Tsailiao was on the way home from school. Leaving the
school grounds we used to take the paved road that wound
alongside the ditch. When we arrived at the crossroads, we’d bid
farewell to schoolmates who lived in the country and continue
on our way to town. If we’d timed it right, we’d run into the
women on the night shift passing through the factory’s metal
gates in small groups. The sign on the gate read: “Factory site.
No unauthorized personnel permitted.” After that came a quiet
stretch of road. The leaves of the rice plants, plump with water,
would wave gently in the evening breeze as night began to fall.
Just before it got fully dark, we’d pass a bus stop reading “Tsailiao”
in neat type.
Some schoolmates who lived in town had told us that
Tsailiao was named after someone named Tsai. When we put the question to Tsai Wan-fu, who actually lived there, he said he’d
never heard anything of the sort. Tsai’s home wasn’t far from the
bus stop. To get there, we’d turn right at the stop onto a gravel
path down a slope. A stretch of unirrigated land lay to the path’s
left once it got down to the level of the paddies. Tsai’s home was
among the couple rows of wooden shacks that stood there.
A road was built from the town out towards the school the
year I entered the fifth grade. This new road ran parallel to the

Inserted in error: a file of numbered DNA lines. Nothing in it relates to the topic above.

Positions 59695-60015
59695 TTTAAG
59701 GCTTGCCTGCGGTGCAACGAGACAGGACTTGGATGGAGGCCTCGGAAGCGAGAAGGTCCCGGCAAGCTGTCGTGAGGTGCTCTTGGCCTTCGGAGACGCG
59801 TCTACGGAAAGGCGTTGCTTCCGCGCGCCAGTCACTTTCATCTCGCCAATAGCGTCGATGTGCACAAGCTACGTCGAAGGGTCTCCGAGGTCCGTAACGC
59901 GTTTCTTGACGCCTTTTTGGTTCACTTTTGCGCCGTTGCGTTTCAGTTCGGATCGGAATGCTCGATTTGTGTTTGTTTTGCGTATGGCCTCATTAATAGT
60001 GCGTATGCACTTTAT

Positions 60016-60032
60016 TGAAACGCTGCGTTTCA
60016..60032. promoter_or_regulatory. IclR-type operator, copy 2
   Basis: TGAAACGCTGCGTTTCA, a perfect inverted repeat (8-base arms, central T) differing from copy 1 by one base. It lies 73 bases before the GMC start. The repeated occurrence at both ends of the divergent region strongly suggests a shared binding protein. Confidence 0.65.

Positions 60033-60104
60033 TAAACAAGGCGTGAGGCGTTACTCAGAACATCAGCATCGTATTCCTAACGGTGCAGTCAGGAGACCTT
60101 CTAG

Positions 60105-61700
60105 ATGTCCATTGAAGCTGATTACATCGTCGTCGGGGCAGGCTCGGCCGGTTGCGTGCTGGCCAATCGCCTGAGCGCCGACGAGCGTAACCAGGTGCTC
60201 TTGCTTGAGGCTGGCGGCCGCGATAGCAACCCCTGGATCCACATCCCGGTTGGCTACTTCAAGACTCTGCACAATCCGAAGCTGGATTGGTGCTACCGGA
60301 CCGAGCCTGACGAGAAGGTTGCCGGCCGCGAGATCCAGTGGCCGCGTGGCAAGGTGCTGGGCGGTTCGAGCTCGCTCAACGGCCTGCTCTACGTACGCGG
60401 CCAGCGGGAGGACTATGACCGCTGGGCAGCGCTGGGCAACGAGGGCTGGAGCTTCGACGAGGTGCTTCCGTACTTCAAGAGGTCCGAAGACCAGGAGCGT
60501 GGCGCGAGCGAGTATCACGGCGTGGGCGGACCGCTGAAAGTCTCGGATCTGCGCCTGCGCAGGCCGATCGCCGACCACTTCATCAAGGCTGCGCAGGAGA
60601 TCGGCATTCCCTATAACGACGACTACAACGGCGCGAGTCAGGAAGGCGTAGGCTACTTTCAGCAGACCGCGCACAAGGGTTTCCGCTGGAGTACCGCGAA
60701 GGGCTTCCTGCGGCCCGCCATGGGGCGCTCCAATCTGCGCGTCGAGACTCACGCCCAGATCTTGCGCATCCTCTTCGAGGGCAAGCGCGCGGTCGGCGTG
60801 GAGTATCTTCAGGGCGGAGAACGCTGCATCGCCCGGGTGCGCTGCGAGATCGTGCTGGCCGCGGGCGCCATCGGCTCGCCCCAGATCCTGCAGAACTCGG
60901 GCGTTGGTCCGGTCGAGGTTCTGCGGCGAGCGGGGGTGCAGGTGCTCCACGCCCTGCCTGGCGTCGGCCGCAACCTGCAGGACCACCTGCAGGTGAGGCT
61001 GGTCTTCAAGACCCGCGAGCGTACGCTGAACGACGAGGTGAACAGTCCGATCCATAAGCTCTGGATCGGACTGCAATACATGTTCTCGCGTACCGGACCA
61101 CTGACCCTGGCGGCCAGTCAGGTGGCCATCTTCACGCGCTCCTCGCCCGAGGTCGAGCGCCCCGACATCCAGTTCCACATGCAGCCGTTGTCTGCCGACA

old one before crossing it near the school’s gate and continuing
on into the countryside.
That winter’s rains drenched and softened the foundation of
the as-yet-unpaved new road. We cut deep ruts in it when we
rode our bikes over its broad surface. The farmers standing in
the rain-soaked roadside radish fields glared at us. So we heckled
them from our bikes: “One day, there’ll be lines of cars up
here farting out exhaust!”
The next spring, the air rattled with the rumble of work
trucks, day in and day out. The burnt smell of asphalt constantly
assailed our noses. When they finished the road, steel-rebar
frames went up beside it. Tsai Wan-fu began complaining that
the heavy gravel trucks were digging deep ruts into the path
down the slope near his home. One evening after eight, we were
on our way home from a school activity and noticed lights shining
across the darkness of an open field from the house of someone
who had just moved in. In the mood to fool around, we
shouted ghostly “Whooooos” at them. The light reflecting off
the water in the paddies seemed to wave back at us.
When summer ended, the coursework piled on. Those of us
who were going to take the high-school entrance exams had to
stay for two more classes once the regular school day was done.
A cool autumn breeze would buffet our faces when we finally set out for home. We’d run down the old road in the pitch black
with our collars turned up knowing very well that colder weather
was on the way. Only our daylight memories of the road’s twists
and turns kept us out of the ditches beside it. Our ashen faces
remained hidden until the lights of the town revealed them on
On the day the third round of monthly exams finished, our
teacher didn’t assign any lessons and we didn’t have to stay after